7 famous albino animals
Albinism is a congenital disorder that robs the skin, hair and eyes of color. Albinos are extremely pale and as such, suffer from sun burns and skin cancers more frequently than non-albinos. The lack of eye pigmentation can also cause problems. Human albinos often require surgery or wear corrective lenses. Albino animals face almost insurmountable odds when they’re born in the wild. Baby albinos are seen as an oddity within their own species and are more visible to predators. These animals may also be cursed with imperfect vision or other health problems. Those lucky enough to be born in a zoo can look forward to a relatively comfortable life being gawked at — and written about by environmental websites. Here are 7 famous albino animals.
Snowflake the gorilla arrived at the Barcelona Zoo in the mid ’60s to great fanfare, including an official reception thrown by the mayor of the city. Snowflake was captured by a farmer in Equatorial Guinea under tragic circumstances — the farmer killed all the gorillas in Snowflake’s group just to capture him. He was found clinging to his dead mother’s fur. Through a series of middlemen, Snowflake found his way to the Barcelona zoo where he settled into a comfortable life. He went on to father 22 babies, none of which were albino.
In September 2003, it was announced that he suffered from a rare form of skin cancer (most likely caused by his albinism). Thousands of visitors came to pay their respects before he was euthanized a month after the announcement.
Snowdrop the penguin. You’d think albino penguins would be more common since they spend so much time in the snow. (If you’re going to be an all-white animal, what better backdrop could you find?) Of course, nature doesn’t work that way. Snowdrop the penguin was one of the few albinos that made it to adulthood. He was born at the Bristol Zoo in England, and was accepted by his clutch-mates unconditionally. Sadly, Snowdrop only lived for a couple of years before dying suddenly in August 2004.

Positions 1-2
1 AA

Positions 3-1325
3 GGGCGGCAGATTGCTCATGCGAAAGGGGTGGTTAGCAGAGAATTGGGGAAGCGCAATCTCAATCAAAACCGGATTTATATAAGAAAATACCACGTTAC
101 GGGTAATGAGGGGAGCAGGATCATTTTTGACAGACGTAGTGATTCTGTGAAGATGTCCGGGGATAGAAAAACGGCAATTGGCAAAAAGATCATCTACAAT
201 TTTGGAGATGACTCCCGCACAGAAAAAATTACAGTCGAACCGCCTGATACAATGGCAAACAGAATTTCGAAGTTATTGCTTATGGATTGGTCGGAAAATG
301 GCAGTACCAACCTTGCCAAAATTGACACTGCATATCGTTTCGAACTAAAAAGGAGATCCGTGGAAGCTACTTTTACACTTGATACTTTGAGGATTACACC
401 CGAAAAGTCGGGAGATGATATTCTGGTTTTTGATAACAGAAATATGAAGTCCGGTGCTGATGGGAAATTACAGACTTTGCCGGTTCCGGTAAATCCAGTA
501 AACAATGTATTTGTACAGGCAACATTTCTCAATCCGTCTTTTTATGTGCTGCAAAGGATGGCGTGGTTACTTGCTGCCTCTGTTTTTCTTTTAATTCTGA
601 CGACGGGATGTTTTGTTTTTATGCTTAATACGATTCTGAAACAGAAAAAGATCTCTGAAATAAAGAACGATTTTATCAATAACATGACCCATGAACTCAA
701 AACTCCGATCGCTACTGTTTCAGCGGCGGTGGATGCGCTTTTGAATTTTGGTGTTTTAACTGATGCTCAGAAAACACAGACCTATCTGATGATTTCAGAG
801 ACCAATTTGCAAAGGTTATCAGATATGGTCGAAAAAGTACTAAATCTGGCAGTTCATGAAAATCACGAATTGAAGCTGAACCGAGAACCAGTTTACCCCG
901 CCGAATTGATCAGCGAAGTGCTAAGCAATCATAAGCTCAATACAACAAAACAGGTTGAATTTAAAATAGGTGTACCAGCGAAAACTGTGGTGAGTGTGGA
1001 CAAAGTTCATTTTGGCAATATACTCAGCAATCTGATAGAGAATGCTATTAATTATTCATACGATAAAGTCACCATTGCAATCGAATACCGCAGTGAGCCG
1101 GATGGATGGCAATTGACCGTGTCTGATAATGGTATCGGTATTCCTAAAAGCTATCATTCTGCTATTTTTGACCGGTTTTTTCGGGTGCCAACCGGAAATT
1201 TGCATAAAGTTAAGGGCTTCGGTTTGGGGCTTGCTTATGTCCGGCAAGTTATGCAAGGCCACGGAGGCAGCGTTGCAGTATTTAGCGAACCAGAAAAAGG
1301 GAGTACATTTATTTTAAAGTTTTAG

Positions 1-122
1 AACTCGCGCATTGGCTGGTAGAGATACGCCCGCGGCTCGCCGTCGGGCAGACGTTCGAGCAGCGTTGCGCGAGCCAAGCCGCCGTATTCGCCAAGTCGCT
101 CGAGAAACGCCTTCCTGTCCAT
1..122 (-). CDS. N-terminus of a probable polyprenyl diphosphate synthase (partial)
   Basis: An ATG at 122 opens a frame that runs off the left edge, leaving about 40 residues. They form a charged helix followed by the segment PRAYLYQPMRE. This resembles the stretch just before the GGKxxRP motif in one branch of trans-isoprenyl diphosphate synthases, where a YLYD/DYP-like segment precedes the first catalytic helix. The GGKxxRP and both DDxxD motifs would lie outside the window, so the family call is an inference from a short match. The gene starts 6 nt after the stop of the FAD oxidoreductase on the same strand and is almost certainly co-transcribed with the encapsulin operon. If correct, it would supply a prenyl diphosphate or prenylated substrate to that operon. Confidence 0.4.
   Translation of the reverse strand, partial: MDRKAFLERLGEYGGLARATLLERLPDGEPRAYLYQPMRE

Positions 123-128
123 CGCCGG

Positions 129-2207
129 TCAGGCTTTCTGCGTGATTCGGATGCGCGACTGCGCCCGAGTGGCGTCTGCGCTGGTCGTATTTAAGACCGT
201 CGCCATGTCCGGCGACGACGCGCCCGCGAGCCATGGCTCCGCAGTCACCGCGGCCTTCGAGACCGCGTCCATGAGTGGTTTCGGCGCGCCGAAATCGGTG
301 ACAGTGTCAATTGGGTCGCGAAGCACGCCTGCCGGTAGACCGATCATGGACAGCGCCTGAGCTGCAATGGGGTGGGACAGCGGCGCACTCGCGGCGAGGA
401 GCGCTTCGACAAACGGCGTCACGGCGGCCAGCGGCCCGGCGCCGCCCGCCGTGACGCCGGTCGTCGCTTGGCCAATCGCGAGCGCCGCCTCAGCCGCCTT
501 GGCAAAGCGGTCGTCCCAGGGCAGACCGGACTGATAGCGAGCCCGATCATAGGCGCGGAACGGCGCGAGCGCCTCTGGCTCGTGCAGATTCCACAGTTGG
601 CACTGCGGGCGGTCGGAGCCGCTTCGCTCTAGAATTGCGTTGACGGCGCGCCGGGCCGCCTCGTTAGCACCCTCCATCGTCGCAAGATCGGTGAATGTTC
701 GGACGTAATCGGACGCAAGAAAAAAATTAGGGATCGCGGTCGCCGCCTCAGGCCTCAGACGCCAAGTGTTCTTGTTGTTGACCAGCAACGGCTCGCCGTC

Pinky the dolphin. In 2007, a Louisiana boat captain spotted a pink dolphin swimming with a small group of bottlenose dolphins in Lake Calcasieu, an inland saltwater estuary north of the Gulf of Mexico. Nicknamed “Pinky,” the dolphin is entirely pink in both skin and eyes but shouldn’t be confused with the Amazon river dolphin, an entire species of white dolphins discovered in the Amazon river. (The Amazon river dolphin isn’t a true albino). Just like any respectable celebrity, Pinky has his own Facebook fan page.
Mocha Dick was another famous white whale. This ferocious fighter was so well-known to 19th-century whalers that he inspired Herman Melville’s classic, “Moby Dick.” Mocha was an albino sperm whale that reportedly survived more than 100 encounters with whalers before he was eventually killed. He was docile when unprovoked but would turn into an aggressive fighter when attacked, using his body to smash the boats of those who sought his blubber. He was killed in 1838 after coming to the rescue of a cow that had just lost a calf to whalers.
Migaloo the albino humpback is well-known in Australia where he regularly travels along the country’s east coast during migration season. First spotted in 1991, Migaloo is the world’s only known albino humpback. He has been seen nearly every year since his discovery and even has his own website at MigalooWhale.org.
Onya Birri the koala. This rare albino koala was born in 1997 in the San Diego Zoo. His name, Onya-Birri, means “ghost boy” in the Aborigine language. He spent the first part of his life in his mother’s pouch, finally making his surprise appearance six months after being born. Although albino koalas have been known to exist in the wild, Onya-Birri is the only one known to science.
Claude the alligator is the most famous resident of the California Academy of Sciences. Born in captivity in Florida, he now spends his days splashing around The Swamp, his little corner of the academy. For a few years he shared the space with another gator named Bonnie, but that ended when Claude, whose weakened albino eyes made him prone to bump into things (and other gators), provoked Bonnie into biting him on the foot. After Bonnie was shipped back to Florida and Claude recovered, he was reintroduced back into The Swamp.
Jackdaw bird. This rare pure albino jackdaw bird was spotted by head gardener Joseph Atkin at Aberglasney Gardens in Carmarthenshire, South Wales.